With many thanks to Katherine for creating such wonderful characters and allowing us to play with them.
Many thanks also to the generosity of the comma magician for her time and kindness. Any remaining errors are entirely my own Chapter Two
Joram entered the chapel, making his customary deep genuflection to the Presence there before sinking to his knees in front of the altar. He schooled himself to follow the counsel of his Michaeline confessor and to offer thanksgiving before battering heaven with his anxieties and demands.
He had long been grateful for the Fathers of the Church who, whether or not they were Deryni, had known the value of words committed to the heart so that feelings still not fully rationalised could yet be brought into prayer. And it was with genuine gratitude that he began the words of the ancient hymn of praise:
Te Deum laudamus:
te Dominum confitemur.
Te aeternum Patrem
omnis terra veneratur.
We praise thee, O God :
we acknowledge thee to be the Lord.
All the earth doth worship thee :
the Father everlasting.
Remaining on his knees, Joram reflected on what he had just heard from Cedric. With all his being, he prayed, for wisdom and grace that the heart of Rhys Michael might be touched, not by magic or deception but by the truth and by his genuine love for his brother.
But even as he prayed emotion was not far from the surface as he recalled the anger and distress that Javan had shared when he had come to see him the morning after his showdown with Rhys Michael.
They discussed the threat posed by the relationship between Rhys Michael and Michaela and talked through the various options, Javan gradually relaxing as they decided that with Michaela’s impending departure the immediate danger was over. Further it would be both prudent and positive to involve Rhys Michael more actively in the business of government, and Javan had become more hopeful as a workable strategy unfolded.
However, the priest in Joram was never far from the surface, despite the other roles that he had had to play, and without even needing to extend his Deryni senses he could see that something more was troubling Javan.
“Javan, I’ve never formally been your confessor and I’m not asking you for a confidence that you don’t want to give, but if it would help, know that anything you tell me as a priest, I hold to be under the seal of the confessional, whether or not I happen to be wearing a stole.”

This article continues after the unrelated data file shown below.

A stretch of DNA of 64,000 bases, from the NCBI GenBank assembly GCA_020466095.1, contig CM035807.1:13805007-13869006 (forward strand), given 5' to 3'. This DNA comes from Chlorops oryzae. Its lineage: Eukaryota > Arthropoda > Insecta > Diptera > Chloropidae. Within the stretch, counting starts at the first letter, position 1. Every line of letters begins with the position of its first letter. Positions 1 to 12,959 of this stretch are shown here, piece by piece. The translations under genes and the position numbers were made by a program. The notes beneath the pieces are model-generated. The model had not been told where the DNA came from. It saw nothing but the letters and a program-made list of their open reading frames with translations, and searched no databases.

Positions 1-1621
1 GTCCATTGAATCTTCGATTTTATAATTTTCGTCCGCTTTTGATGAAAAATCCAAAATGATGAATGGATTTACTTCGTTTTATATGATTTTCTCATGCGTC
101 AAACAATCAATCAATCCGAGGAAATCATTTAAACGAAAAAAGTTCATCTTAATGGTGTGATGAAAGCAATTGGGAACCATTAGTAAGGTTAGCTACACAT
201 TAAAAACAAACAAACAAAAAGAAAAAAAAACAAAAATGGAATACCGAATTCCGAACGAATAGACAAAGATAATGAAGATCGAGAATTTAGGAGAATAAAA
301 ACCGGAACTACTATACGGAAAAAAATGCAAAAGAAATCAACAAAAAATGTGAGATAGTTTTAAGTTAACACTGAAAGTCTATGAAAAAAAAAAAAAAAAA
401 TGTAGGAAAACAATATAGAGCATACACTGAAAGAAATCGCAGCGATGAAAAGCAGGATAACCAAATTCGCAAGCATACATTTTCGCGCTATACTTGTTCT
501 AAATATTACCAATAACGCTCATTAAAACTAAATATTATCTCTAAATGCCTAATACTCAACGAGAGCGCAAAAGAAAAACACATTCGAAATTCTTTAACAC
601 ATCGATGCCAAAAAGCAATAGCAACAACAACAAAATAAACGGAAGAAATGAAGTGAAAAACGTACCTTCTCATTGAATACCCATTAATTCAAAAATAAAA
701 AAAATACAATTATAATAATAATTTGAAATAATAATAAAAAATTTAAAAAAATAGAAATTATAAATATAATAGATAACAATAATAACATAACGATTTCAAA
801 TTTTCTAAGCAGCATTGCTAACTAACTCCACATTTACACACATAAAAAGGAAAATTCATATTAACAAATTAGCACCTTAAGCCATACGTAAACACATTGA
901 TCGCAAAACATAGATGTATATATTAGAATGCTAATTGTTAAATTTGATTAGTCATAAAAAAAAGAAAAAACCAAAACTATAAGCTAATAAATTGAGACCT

Javan turned away, clearly reluctant to meet Joram’s eye, and a slight shudder of fear (or was it revulsion?) went through him. Keeping his hurt tightly shielded, Joram reminded himself sadly of the anti-Deryni propaganda which Javan had been force-fed during his years with the Custodes. Despite all his words, and indeed actions, which showed the contrary, he had been very young and impressionable, and it was not after all so surprising if some of the tainted fear remained. He was berating himself for having assumed too great a level of trust when Javan turned back to him.
Swallowing and forcing himself to meet Joram’s eye, he managed, “I’m sorry Father, it’s not you – it’s just that the confessional has never been a very safe place in which I can be honest.” Joram’s hurt was instantly dispelled by a wave of cold anger as he realised anew that nothing, not even the sacred bond of trust between priest and penitent, was holy to the former regents if it came between them and their lust for power.
“It’s not really a confession though, but you’re right -- there is something --, and I’m sorry if I have offended you.” Joram smiled negation as Javan continued, still struggling to look Joram in the face. “It’s just that I ...I want to ask you something and it’s impertinent to say the least.”
Joram was caught between a smile of relief and a sigh; “My Prince, any decent priest quickly gets beyond being shocked or easily offended. Besides, when so many believe me to be in the service of the Prince of Darkness, mere cheek is unlikely to upset me”
As he said this, Joram allowed himself to smile fully, although he was aware that it failed to disperse the shadow of sadness in his eyes. Unused as he had become to sharing his feelings with others, it was with mild shock that he caught a fleeting expression pass across Javan’s face, as though the latter had had a sudden bruising insight into the depths of hurt contained in the matter- of -fact words. But those depths were best shielded even from himself, and in any case this was neither the time nor the place for any feelings of his own. Reaching out very gently, Joram brushed Javan’s shields with the lightest of touches, and mutely invited the other to continue.